I had wanted to know more about the repousse technique - and here it is right in the pages of this book!

 Tools and how to use them correctly

Just what I needed - information about heating and annealing metals!

More tool time - my favorite time. I have always had a deep affection 
for tools and gadgets thanks to my engineer father

Hammering metal - more info that was right up my current alley!

Ah! Gems...would that I could afford to play with these beauties! If you want to and can afford to though this book manages to tell you all you need to know about it to get started.

This book was provided to me by the publisher for the sole purpose of an honest review. 
No other remuneration was received

Sunday, September 19, 2010

Book Mark Art

The PageKeeper is my current favorite - simplicity itself - but it works very well

As a life long bibliophile I have, on occasion, purchased or been given some lovely book marks that transcend the droll roll of marking your place in a book but rise to the level of Book Mark Art. Some markers hold memories, others are simply markers that work and work well, while others both work and are eye candy. I love book markers and think any true reader should experience the joy of having at least one beautiful marker. In case you are wondering - no I have not lost a marker - amazing but true and I AM knocking wood as I write that!

The PageKeeper noted above is simple and effective. It's my current favorite and I had to have at least two - that is a record for me - generally one of any kind is enough - but this one works so perfectly that I had to have more than one! I mean who reads only one book at a time?!

This is a "memory collection" and I love gracing the pages of my books with these beauties whose memories make me smile. The beautiful lace bookmark is from my friends Jim and Louise Lane. It's from Hampton Court Palace - a place I want to re-visit so much! I have never been able to take it out of it's wrapper! The "Creation" book mark was designed and made by my friend Julie Wildman - whose calligraphy is utterly spell binding - she is (can you tell?!) a calligrapher and graphic artist). The eagle book mark was given to me by Cathy Pike in 1992 when I left American Airlines to venture into an unknown life and re-invent myself. The plane was from when I got my pilot's license in 1983, the "No Puffin" marker is from a trip to Alaska and the Z is because it begins my last name - my maiden name I mean.

The group above is of the more "normal" flat variety, Alaska was from another trip to that breath taking state. The face is a favorite painting and was given to me by friend, Lauren Franciosi, The lighthouse just arrived on Friday from friend Karen. It's a lighthouse in Greenport, New York where I lived long ago. Karen lives there now and a group has had the lighthouse restored so she sent me this lovely reminder of another page in my life. The poem next to the lighthouse was sent to me by my adventure buddy, Sarah Smith - she moved away to to the East Coast and this small bookmark always keeps her near. Next is a marker that is from a salmon recovery project -my DH was involved with the recovery project in his own way for many years and this makes me think of those days when he went and feed 30,000 salmon babies twice a day until they were big enough to release. Next in the row is from author Brandy Purdy who writes historical fiction that I am quite fond of. She sent this with a book for me to review. The two markers on the bottom are from our local library and I just happen to fancy them a lot! Can you begin to imagine a world without reading and books? I sure can't!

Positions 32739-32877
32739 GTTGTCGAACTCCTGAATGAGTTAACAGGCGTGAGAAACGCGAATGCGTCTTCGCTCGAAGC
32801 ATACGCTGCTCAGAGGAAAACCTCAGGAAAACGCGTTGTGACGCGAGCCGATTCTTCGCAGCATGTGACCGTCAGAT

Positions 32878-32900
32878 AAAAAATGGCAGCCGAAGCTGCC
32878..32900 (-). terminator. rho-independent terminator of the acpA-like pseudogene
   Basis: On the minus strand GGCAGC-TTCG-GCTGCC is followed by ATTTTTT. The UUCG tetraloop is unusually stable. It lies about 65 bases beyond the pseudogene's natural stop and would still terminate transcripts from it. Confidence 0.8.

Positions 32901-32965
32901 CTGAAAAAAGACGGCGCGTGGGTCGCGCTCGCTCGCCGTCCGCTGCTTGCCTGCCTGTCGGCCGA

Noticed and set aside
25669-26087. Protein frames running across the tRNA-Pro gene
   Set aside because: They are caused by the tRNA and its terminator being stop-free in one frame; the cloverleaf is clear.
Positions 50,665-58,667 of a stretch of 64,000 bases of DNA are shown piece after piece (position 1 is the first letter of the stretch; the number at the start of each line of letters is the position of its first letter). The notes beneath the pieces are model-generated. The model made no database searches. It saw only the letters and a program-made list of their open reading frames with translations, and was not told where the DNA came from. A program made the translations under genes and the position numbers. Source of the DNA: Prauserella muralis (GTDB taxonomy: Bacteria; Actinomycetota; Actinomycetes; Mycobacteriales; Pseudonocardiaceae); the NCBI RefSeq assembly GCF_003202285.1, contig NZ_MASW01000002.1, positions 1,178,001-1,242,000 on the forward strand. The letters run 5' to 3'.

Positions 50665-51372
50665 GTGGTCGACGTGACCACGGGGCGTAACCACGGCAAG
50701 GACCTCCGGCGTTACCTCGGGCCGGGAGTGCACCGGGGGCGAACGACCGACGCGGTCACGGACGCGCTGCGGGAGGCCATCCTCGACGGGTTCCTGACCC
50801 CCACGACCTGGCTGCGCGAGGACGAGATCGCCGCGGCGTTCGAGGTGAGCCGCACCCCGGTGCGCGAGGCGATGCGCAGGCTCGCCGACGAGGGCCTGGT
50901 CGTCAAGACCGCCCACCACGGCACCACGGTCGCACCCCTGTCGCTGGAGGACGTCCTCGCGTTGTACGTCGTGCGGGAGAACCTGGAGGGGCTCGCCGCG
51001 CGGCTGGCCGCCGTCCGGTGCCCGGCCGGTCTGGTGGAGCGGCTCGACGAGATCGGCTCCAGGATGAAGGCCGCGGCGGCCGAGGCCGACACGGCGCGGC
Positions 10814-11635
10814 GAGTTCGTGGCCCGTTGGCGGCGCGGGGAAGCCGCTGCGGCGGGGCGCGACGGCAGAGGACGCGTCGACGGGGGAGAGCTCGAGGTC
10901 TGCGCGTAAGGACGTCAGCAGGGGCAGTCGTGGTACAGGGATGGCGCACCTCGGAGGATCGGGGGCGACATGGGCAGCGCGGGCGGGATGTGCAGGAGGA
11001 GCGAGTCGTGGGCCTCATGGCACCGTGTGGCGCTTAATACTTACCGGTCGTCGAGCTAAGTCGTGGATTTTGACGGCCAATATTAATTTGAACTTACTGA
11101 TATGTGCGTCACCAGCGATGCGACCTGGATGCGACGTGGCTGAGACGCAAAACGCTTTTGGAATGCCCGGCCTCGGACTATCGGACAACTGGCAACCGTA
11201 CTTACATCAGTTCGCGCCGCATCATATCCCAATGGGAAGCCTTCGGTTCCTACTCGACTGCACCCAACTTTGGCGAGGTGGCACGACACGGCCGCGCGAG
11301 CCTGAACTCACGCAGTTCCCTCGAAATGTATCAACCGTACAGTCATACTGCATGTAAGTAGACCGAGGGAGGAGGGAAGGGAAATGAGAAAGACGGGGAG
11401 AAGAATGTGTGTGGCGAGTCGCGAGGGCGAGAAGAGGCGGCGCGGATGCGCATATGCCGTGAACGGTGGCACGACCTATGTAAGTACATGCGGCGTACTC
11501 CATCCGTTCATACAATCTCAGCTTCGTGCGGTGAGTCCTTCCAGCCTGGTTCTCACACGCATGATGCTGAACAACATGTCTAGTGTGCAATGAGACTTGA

A close up of the lighthouse and the friendship poem

AHHHHH - the two markers shown above are truly works of art. The are made by Hook Mark and they are very special. The one on the left is from friend Jim Lane. It was a Christmas gift one year. He gave his wife, Louise a cross - the Buddha for me. I had bought the less precious one on the right just because I loved the green glass. These are wonderful marks and make very special gifts. Lots to choose from.

Below on the left is some gizmo that works okay but more often than not manages to just get tangles on things. It works alright. I don't even remember what company makes it - but I did get it at a bookstore. I remember that much. On the right is a very efficient. lovely and usable maker made by Levenger. This is the largest size they make and it has a place for two pens - or a highlighter and a pen or pencil on the top. Beautifully well made and a good bargain to boot! They come in a smaller size for regular mass market small paperbacks - this one is more for trade sized books. They come in other colors and it's a very efficient marker!

That it for my short stroll through the Art of The Book Mark - at least those that I have. Odd how something so small can hold memories, be a work of art or elegantly hold your place in a great book. Yes, I do love book marks and am always open to trying out  a new one!

Saturday, September 18, 2010

The Princeling by Cynthia Harrod-Eagles (The Morland Dynasty Series)

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This is the third book in the Morland Dynasty series that I have read - and I have to admit that I am still smitten with both the series and with the writing style of Ms. Harrod-Eagles 

You can find my reviews of the first two books in the series "The Founding" here and "The Dark Rose" here.  "The Princeling"  takes place during the reign of Elizabeth I when the tensions between Protestants and Catholics (the Morland clan) are at their peak. The religious tension of the times does not escape the Morland family where some members have come to embrace the 'new' religion while other family members cling to the faith of their forbears.